Friday, January 02, 2009

The carbon tax and 100 percent dividend

Professor James Hansen, a leading scientist who appeared in Al Gore's landmark climate film An Inconvenient Truth, has made a personal appeal to U.S. President-Elect Barack Obama urging to recognise that current approaches to climate change -- notably the "cap and trade" system for curbing greenouse emissions -- are ineffectual and must be replaced by stronger measures.

One of the most important keys to truly reducing carbon emissions must be carbon taxes, he argues. This is sensible. The innovative part of his proposal to deal with it recognises the politics of the problem, notably that it is politically very difficult for any politician, especially in the United States which is deeply penetrated by powerful anti-tax lobbies and anti-tax ideologies, to impose or increase carbon taxes. As well as the pure tax element, some people oppose carbon taxes because they believe them to be regressive in nature - that is, they hit the poorer sections of society hardest.

He proposes the "carbon tax and 100 percent dividend" solution, which involves levying a tax on carbon - then redistributing the entire proceeds of the tax to the affected population, on an equal basis. (New Scientist magazine recently wrote about it, here.)

This proposal does two things, from a political (and economic) point of view. First, it is possible to sell this as a measure that does not raise taxes, since all the taxes that would be raised would be redistributed. Second, it would quite likely be -- and this depends on how the redistribution is structured -- a tax-progressive measure -- poorer people who tend to use less fuel than the average use would receive a net dividend from this, paid for by the gas-guzzlers. This would create powerful incentives for reductions in carbon emissions -- and it would also, if implemented credibly as a long-term proposal, would provide incentives for investments in alternative low-carbon fuel technologies, as it could effectively provide them with a guarantee that the price of carbon-based fuels against which they compete would not sink below a certain level and put them out of business.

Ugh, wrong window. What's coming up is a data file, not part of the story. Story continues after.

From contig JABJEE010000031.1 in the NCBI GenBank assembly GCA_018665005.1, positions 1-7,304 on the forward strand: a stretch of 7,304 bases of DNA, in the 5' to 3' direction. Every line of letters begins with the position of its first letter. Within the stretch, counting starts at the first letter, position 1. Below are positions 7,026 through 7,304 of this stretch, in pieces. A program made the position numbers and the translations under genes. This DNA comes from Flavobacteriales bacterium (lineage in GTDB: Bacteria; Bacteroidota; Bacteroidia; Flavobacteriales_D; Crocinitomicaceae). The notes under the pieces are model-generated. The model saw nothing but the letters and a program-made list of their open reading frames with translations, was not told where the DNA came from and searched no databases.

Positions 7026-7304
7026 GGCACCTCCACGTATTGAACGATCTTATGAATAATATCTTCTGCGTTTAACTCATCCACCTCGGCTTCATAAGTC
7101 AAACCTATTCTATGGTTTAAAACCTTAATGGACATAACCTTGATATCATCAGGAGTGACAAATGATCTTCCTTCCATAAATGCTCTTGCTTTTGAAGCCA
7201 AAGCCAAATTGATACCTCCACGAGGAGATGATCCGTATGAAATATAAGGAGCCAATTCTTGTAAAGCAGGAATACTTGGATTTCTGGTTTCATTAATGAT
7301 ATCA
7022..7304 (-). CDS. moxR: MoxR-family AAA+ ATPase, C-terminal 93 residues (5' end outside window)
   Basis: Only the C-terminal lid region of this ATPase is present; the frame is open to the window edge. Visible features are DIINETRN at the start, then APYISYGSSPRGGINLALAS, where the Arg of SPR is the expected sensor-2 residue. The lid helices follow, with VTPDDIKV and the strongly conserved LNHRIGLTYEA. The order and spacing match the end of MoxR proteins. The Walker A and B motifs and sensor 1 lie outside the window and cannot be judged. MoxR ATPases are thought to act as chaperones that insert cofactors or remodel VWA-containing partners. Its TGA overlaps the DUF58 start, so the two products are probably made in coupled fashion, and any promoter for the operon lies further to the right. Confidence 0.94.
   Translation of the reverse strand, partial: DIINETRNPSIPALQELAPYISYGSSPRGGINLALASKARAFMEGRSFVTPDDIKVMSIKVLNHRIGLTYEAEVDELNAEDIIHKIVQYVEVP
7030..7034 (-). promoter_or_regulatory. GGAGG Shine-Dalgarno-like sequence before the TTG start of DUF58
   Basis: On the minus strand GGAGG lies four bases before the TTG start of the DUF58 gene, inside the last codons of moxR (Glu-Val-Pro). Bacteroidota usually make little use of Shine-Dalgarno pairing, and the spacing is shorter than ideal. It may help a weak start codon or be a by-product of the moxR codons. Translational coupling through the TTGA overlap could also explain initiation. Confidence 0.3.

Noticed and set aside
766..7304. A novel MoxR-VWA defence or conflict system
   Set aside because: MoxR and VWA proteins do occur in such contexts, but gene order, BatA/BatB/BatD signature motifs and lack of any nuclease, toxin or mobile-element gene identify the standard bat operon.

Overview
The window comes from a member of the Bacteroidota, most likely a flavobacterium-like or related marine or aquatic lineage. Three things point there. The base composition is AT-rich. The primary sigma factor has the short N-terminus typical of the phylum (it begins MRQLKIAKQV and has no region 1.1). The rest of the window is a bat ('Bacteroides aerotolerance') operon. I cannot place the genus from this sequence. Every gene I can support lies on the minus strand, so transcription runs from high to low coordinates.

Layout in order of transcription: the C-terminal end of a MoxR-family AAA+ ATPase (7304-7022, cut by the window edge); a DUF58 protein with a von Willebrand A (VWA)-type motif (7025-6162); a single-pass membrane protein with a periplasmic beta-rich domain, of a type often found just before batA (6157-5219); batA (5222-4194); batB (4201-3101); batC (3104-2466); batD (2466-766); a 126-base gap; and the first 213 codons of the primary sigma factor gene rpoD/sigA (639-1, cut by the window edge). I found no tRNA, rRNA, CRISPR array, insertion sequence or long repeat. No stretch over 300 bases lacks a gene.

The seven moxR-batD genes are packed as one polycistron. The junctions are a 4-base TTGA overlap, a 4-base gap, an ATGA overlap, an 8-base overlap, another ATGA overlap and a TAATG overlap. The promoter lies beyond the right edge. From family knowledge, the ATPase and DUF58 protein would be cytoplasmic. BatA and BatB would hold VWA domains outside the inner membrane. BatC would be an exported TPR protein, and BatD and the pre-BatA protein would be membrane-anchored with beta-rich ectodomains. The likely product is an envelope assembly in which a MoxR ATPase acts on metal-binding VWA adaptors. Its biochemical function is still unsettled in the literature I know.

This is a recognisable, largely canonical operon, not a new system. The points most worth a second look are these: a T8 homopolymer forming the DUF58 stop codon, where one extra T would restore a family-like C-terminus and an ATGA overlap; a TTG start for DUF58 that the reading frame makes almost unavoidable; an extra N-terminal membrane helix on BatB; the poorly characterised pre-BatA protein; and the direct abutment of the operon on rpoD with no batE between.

Another way of creating powerful incentives would be to use the income from carbon taxation to improve our energy efficiency radically - improved insulation, transport structure, etc.

This notion of directly distributing carbon-related revenue is not new: a similar (but somewhat different) idea has also been proposed for oil-producing nations - instead of oil revenues being paid directly to governments, they could be paid directly, and equally, to all a nation's citizens. Alaska already does it in a limited way. This proposal could, in theory, be combined with a pledge to curb domestic fuel subsidies in oil-rich countries (where fuel subsidies are common) - and this would make it rather more like the carbon tax proposal that Hansen outlines above. See here for a short letter in Foreign Affairs magazine summarising this issue, or here for a longer paper.

This is not a core TJN issue - many other capable people are active in this area and we tend to seek to work in areas where others aren't working -- but it is certainly of interest to us.

1 Comments:

Anonymous Donald E. Myers, CPA said...

Given the SEC roadmap for the integrations of IFRS, what are your thoughts on the looming tax implications of IFRS? I have been reading what I can at www.IFRStaximplications.com I but I would like to know what you think.

11:40 pm  

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